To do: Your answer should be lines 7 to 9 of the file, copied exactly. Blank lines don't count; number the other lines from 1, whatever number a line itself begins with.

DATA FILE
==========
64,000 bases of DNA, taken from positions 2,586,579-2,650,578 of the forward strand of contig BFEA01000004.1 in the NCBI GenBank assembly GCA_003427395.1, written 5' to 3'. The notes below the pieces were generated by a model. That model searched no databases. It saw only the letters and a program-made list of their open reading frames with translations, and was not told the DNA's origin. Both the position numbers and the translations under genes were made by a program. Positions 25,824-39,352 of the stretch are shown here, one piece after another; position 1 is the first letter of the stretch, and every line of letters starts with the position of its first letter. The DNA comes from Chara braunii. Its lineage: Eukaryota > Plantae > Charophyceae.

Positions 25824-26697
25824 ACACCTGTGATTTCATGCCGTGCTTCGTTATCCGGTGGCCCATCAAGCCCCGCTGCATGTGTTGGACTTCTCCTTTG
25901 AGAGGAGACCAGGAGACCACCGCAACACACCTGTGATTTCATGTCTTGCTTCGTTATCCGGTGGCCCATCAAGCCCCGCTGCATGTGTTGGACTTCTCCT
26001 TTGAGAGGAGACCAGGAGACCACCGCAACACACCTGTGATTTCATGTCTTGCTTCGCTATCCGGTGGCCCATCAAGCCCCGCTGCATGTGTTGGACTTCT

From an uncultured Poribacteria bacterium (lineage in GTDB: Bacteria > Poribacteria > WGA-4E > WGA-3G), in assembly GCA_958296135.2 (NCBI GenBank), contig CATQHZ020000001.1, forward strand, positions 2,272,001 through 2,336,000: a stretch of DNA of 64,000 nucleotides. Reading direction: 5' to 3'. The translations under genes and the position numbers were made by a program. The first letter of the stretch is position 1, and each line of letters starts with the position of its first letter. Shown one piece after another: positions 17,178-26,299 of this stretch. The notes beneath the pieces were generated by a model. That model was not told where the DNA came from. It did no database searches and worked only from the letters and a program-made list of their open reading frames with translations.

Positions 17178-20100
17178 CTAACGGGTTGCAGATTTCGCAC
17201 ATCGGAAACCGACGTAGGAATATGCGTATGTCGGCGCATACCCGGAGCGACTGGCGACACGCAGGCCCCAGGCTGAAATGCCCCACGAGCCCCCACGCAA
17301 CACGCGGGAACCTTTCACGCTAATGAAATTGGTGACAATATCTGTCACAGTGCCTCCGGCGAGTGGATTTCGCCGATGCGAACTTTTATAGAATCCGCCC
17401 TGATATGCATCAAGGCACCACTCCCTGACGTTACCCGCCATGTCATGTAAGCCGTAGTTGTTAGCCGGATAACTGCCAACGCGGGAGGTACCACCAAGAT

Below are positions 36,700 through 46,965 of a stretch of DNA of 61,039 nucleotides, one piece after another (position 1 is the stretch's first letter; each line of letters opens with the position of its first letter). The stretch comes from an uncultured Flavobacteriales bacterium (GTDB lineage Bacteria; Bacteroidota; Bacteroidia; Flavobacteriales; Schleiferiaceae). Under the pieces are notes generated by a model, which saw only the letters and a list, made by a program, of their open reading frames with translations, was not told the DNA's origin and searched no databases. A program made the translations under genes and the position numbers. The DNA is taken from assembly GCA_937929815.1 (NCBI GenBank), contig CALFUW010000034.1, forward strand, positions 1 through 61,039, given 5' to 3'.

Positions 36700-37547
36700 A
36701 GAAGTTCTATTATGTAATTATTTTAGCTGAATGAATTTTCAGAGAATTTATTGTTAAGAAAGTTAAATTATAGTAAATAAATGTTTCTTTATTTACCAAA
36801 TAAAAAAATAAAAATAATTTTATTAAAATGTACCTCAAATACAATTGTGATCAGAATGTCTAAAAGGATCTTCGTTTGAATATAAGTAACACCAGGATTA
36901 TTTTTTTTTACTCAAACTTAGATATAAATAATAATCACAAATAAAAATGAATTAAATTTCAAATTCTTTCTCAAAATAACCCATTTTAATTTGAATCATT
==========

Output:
Positions 17178-20100
17178 CTAACGGGTTGCAGATTTCGCAC
17201 ATCGGAAACCGACGTAGGAATATGCGTATGTCGGCGCATACCCGGAGCGACTGGCGACACGCAGGCCCCAGGCTGAAATGCCCCACGAGCCCCCACGCAA